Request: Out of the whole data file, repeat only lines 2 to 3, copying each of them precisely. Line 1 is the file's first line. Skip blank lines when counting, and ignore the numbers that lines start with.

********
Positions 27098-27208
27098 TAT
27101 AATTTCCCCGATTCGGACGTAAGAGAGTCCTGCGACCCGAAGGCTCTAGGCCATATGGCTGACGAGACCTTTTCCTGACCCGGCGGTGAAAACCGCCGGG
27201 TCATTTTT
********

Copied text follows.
27098 TAT
27101 AATTTCCCCGATTCGGACGTAAGAGAGTCCTGCGACCCGAAGGCTCTAGGCCATATGGCTGACGAGACCTTTTCCTGACCCGGCGGTGAAAACCGCCGGG